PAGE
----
If you’ve been hesitant to listen to this fearing, the dreaded Sophomore Slump, just let me assure you that this talented trio has avoided that problem in spectacular fashion.
Their first album showcased their exceptional skills as traditional
Bluegrass players. One of it’s weaknesses, though, were the lyrics on a few of the songs. You could tell they were penned by a teen-ager.
This album takes off in a different direction. Working with several covers, as well as originals, they show where Bluegrass can go. Infusing the traditional sounds with jazz and punk spices, they never lose their roots but come away with a gumbo that sounds original and comfortable at the same time. And they must have taken some lessons from mentor Alison Krauss because their lyrics show a maturity and depth missing on Hand Song or The Lighthouse’s Tale.
I particularly enjoyed their treatment of I Should’ve Known Better. The unusual rhythms and the discordant strings mesh with the lyrics in such a seamless fashion that you have to believe this is what writer Carrie Newcomer was hearing in her head as she wrote this song.
Chris Thile continues to sparkle on the Mandolin and Sara Watkins’ fiddle playing is superb. Vocally, either are capable of evoking whatever emotion they wish. They are simply wonderful. But the real surprise on this album is Sean Watkins. While he proved himself an accomplished picker on the self-titled debut album, his string-bending on this offer vaults him to a new level of mastery.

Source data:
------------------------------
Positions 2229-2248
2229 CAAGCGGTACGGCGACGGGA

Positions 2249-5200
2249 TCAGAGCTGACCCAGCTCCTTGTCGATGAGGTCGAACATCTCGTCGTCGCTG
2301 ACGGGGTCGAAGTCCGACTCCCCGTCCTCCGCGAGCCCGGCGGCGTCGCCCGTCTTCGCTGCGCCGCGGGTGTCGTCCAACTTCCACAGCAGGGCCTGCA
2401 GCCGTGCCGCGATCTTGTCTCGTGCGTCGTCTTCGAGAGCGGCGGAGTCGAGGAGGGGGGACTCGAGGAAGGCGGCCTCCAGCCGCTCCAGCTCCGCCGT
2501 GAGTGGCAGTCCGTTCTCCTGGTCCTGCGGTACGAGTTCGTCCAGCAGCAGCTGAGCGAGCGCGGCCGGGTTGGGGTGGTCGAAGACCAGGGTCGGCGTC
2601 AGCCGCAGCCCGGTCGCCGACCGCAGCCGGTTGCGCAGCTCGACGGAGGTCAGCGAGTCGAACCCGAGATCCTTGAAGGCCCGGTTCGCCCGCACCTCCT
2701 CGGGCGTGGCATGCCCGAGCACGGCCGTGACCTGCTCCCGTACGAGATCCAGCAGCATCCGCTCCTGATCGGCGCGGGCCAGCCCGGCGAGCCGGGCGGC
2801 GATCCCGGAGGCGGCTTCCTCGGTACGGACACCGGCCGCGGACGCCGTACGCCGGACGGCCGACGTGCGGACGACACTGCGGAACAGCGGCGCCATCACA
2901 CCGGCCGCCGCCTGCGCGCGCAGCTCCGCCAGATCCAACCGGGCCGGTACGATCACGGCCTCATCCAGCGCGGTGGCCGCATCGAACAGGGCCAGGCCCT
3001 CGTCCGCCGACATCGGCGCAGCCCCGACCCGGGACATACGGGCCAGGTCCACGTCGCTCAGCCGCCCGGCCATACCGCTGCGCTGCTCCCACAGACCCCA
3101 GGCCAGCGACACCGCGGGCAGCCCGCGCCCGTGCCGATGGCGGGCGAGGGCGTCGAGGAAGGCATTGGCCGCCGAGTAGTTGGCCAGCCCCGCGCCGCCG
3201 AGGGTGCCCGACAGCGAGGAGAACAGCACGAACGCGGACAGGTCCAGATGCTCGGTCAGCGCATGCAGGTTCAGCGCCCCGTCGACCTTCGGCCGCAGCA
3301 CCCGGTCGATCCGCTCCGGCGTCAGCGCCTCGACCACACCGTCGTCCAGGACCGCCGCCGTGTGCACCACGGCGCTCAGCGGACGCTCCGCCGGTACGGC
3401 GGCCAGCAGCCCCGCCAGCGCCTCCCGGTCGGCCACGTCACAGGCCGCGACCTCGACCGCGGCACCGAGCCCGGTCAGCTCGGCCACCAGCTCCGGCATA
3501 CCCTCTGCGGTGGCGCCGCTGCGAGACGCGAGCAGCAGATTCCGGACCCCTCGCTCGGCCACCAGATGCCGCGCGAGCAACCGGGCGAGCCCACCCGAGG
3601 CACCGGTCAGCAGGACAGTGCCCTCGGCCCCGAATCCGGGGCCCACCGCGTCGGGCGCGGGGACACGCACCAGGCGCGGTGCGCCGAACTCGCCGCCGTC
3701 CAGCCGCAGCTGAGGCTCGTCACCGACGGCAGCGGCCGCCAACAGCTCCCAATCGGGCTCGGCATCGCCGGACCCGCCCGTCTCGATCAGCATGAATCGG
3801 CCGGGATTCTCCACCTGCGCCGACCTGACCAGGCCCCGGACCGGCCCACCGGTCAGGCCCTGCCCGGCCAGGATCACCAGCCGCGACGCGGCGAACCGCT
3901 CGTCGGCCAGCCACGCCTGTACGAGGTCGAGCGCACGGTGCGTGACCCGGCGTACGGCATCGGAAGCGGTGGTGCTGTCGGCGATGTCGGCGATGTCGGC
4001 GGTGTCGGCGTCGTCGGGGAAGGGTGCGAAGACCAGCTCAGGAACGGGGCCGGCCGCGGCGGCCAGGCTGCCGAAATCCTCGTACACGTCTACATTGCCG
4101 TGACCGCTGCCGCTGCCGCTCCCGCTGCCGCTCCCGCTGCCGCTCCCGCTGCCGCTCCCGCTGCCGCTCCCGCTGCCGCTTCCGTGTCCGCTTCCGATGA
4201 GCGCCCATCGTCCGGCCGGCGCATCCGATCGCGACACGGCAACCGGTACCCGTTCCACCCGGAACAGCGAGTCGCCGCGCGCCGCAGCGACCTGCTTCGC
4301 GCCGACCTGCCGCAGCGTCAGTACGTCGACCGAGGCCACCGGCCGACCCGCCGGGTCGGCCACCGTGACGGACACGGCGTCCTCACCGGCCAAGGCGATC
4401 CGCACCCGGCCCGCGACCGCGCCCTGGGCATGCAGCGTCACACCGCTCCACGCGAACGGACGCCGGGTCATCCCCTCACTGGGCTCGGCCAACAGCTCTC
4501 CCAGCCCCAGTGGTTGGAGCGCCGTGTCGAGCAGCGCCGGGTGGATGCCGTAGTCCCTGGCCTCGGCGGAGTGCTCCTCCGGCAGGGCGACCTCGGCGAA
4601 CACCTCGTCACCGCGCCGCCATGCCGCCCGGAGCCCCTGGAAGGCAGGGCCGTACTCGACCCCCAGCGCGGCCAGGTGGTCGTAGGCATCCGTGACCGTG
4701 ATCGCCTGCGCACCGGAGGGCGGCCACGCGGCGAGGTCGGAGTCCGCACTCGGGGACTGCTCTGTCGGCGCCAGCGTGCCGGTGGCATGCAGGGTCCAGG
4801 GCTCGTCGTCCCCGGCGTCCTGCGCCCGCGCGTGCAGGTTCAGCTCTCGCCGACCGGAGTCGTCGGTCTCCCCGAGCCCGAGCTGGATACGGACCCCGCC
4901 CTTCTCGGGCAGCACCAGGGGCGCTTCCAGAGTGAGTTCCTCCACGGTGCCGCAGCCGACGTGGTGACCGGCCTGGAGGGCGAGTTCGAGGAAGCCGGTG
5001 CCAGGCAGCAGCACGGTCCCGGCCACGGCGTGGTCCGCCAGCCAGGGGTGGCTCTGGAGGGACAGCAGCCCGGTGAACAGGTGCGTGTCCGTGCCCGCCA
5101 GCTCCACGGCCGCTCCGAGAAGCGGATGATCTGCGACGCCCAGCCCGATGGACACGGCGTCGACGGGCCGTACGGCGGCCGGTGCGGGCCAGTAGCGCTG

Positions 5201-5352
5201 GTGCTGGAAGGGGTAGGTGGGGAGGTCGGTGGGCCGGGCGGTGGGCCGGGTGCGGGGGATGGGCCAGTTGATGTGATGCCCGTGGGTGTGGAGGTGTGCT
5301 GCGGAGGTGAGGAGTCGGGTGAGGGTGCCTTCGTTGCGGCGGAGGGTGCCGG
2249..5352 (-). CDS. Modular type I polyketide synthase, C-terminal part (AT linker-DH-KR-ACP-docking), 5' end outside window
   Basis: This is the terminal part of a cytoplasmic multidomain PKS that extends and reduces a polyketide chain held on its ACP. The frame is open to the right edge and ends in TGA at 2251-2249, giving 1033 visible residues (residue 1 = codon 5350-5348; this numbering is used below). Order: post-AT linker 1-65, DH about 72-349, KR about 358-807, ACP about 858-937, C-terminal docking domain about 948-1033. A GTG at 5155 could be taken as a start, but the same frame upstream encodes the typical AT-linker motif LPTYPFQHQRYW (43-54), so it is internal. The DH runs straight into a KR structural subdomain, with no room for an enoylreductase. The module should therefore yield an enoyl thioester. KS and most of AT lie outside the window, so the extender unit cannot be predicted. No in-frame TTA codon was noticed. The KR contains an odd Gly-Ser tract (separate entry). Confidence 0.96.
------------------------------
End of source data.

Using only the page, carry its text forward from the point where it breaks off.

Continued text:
One of the biggest knocks against the Dixie Chicks is the fact that they’ve abandoned their traditional Bluegrass roots and gotten too country. This criticism may hold some validity. They still play fiddle and banjo, but the electric guitar and drums push them into a different, but related genre.
Some people might lodge a similar complaint against this album. Some people would be wrong. One of the most annoying elements of Bluegrass Traditionalists is their instance on playing depression-era songs in the same style, trying to invoke the same emotion and warping their voices into a false nasal-tone to try to match antique recordings. This wouldn’t be bad it they stuck to instrumentals, but the lyrics are frequently so out-of-date as to be meaningless.
The trend is taken to such extremes that you find modern people dressing as if they stepped off the set of Oh, Brother Where Art Thou while singing about share-cropping. These same people look down their noses at musicians, who appreciate the sound but try to bring it into the modern age. The whole exercise is trite.
Even the marvelous Alison Krauss falls prey to this temptation occasionally. Each of Union Station’s albums feature a traditional song, usually sung by band-member Dan Tyminski. Who needs another cover of The Boy Who Wouldn’t Hoe Corn or the hackneyed melodrama of Momma Cried?
Nickel Creek has taken traditional bluegrass instruments and wrapped those sounds around strong lyrics and original melodies to create a distinctively Bluegrass sound that, thankfully, sheds the contrived hickness of many other acts. The sole complaint, if you can call it that, I have is that they included only one instrumental.
I can’t wait to see where they go with the next album.